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Your Company Doesn’t Need a Chief Digital Officer (CDO)

There are many roles in the corporate world that have followed the same hyperbolic transition from “head of x” to “chief x officer,” often while denoting a fairly similar level of seniority and set of responsibilities.

There are chief change officers, for example, and even chief inspiration officers, according to this post. But for corporate IT teams, one example has cropped up time and again in the past few years: the chief digital officer.

Apart from the hype and confusion around how the role should be defined, there is considerable uncertainty about how many CDOs are out there. To make things even more confusing, CDO currently has two meanings – chief digital officer and chief data officer – although chief digital officer seems to be more common.

According to data from PwC  the number of companies that have hired a CDO remains small: Only 6% of the top 1,500 companies globally had hired a CDO by the end of 2015. When CEB asked 22 European CIOs in London whether their companies have a CDO or equivalent role, only one raised his hand, and then only to explain that it’s actually the company’s chief operating officer who performs the role.

Most Firms Don’t Need a CDO

That show of hands sums up the situation. From conversations with over 100 CIOs across the past few months, it’s clear that the responsibilities associated with CDOs (i.e., defining and driving the company’s digital agenda or strategy) are best left to existing leadership roles.

Often, CIOs now find themselves evangelizing new digital opportunities and working with senior leaders across the company to get everyone on the same page about digitization. Many are already starting to use their cross-functional vantage point to push through the company-wide changes needed to follow a successful digital strategy.

Three Reasons Why You Don’t Want to Hire a CDO

Most senior managers believe that their companies should broaden the scope of digitization to remain competitive, including up to the point when digital concepts and ways of working will be integrated into all aspects of the company. And there are three reasons (and one possible exception) for why hiring a CDO may well delay that moment.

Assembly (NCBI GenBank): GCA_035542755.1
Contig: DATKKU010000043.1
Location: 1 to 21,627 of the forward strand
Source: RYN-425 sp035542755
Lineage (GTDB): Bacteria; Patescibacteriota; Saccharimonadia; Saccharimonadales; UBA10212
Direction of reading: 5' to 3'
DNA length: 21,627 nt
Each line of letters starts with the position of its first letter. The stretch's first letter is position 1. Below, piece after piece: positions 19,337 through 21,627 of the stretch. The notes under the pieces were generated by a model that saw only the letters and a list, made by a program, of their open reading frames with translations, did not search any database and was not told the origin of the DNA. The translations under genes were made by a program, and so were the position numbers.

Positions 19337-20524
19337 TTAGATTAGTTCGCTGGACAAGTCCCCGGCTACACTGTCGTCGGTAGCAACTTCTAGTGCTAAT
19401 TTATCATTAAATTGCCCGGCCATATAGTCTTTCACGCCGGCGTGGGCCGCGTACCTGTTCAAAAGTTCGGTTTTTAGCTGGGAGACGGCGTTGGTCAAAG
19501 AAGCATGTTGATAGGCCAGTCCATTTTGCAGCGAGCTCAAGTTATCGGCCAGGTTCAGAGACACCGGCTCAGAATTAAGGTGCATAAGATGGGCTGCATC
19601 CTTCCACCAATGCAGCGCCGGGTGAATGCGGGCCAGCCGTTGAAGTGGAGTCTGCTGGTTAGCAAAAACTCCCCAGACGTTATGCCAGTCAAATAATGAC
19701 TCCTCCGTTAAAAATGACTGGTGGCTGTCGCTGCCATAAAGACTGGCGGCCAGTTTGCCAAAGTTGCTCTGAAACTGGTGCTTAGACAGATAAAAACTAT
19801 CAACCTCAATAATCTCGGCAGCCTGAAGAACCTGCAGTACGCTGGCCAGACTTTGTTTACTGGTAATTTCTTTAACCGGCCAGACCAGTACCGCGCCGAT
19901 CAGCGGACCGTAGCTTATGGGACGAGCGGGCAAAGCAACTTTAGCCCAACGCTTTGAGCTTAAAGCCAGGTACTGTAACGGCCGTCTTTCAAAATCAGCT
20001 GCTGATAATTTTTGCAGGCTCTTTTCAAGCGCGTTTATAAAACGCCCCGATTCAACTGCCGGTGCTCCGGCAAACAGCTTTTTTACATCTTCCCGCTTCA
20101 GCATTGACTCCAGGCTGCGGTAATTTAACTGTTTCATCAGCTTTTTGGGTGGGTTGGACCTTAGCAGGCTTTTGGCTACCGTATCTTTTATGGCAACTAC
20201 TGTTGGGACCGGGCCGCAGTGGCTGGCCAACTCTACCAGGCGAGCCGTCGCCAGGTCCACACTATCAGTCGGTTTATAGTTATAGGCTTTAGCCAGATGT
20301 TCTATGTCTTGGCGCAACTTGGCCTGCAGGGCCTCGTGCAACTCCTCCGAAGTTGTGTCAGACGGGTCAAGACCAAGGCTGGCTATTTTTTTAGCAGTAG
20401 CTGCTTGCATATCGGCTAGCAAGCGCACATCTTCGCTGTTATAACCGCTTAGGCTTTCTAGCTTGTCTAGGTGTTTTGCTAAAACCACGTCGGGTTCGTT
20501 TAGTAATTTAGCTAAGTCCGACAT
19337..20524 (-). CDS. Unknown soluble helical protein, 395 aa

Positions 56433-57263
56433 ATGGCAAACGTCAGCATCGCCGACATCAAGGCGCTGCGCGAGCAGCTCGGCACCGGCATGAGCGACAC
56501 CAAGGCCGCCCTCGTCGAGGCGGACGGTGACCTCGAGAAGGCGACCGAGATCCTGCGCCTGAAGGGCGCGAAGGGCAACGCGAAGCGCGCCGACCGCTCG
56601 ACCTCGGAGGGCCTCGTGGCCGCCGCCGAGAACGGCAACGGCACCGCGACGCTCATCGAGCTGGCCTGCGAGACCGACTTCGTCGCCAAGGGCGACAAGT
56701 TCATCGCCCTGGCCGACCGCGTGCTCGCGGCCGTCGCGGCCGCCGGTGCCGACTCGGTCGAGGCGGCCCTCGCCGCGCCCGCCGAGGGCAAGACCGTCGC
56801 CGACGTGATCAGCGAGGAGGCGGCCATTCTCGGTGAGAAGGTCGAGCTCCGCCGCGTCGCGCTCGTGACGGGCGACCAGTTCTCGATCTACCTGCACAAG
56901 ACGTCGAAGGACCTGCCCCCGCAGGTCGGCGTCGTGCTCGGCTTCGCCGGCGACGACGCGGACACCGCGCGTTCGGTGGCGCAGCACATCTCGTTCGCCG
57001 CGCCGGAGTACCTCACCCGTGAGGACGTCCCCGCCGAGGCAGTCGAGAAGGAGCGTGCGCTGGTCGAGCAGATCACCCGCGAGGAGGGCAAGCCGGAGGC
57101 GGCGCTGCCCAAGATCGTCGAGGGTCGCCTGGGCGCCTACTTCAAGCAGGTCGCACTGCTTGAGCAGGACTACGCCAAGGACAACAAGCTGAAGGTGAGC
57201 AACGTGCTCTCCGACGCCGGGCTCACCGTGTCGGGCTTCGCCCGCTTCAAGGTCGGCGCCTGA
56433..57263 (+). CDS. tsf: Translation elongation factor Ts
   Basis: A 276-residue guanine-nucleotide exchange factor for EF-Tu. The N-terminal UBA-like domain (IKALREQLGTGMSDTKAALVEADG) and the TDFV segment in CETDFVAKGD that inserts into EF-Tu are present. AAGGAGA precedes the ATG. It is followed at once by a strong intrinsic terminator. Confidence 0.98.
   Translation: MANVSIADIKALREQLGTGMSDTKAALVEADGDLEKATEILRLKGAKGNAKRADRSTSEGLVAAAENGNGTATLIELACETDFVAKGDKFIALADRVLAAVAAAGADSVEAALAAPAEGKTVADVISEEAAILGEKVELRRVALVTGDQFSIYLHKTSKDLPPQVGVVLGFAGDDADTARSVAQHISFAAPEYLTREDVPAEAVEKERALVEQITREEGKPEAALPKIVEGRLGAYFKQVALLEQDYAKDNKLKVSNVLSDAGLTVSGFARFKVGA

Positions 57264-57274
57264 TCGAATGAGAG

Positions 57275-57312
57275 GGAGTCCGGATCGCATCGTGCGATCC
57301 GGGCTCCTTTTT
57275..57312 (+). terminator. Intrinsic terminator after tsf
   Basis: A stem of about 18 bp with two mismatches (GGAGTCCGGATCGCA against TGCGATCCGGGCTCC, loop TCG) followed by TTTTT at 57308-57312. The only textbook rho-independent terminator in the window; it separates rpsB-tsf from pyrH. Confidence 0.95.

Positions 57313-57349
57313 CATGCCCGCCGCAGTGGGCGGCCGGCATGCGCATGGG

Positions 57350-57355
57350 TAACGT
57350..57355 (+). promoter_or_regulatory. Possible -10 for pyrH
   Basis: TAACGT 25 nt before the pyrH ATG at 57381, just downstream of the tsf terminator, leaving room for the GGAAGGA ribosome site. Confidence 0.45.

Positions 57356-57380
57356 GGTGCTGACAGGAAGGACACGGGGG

1. Misaligned incentives: A separate digital leadership role will struggle to promote company-wide collaboration for cross-cutting digitization initiatives.Embedding digital objectives in enterprise and business unit strategies, for instance, requires involvement from the vast majority of the senior executive team.
  2. Greater complexity: Dedicated digital leadership roles (and the teams around them) create new organizational siloes, increasing coordination costs and decision-making complexity.For important cross-cutting initiatives like digitization, it is far better if the senior leadership team takes responsibility for finding and fixing where collaboration breaks down and making sure any necessary handoffs from one team to another are as efficient as possible.
  3. “Someone else’s job” mindset: Assigning digitization to one individual or team may deter employees throughout the rest of the firm.Organizations that expect all members of the senior team to play their part can marshal the entire organization toward digital transformation, not just a select few.

Although the role of encouraging and accelerating digital transformation should be performed by a close-knit leadership team, the one exception may be in developing digitally-enabled products. This is because a separate leadership role is often better positioned to protect funding for digital products or services by shielding them from the performance expectations that govern the existing business portfolio.

On the other hand, there’s no real reason for why that role cannot be found around today’s top tables. Right now, several of the world’s leading CIOs already have responsibility for their firm’s digital products.


raf-gelders

Raf Gelders is a research director for CEB CIO Leadership Council and supports CIOs at leading global companies. Read more CEB blogs here.

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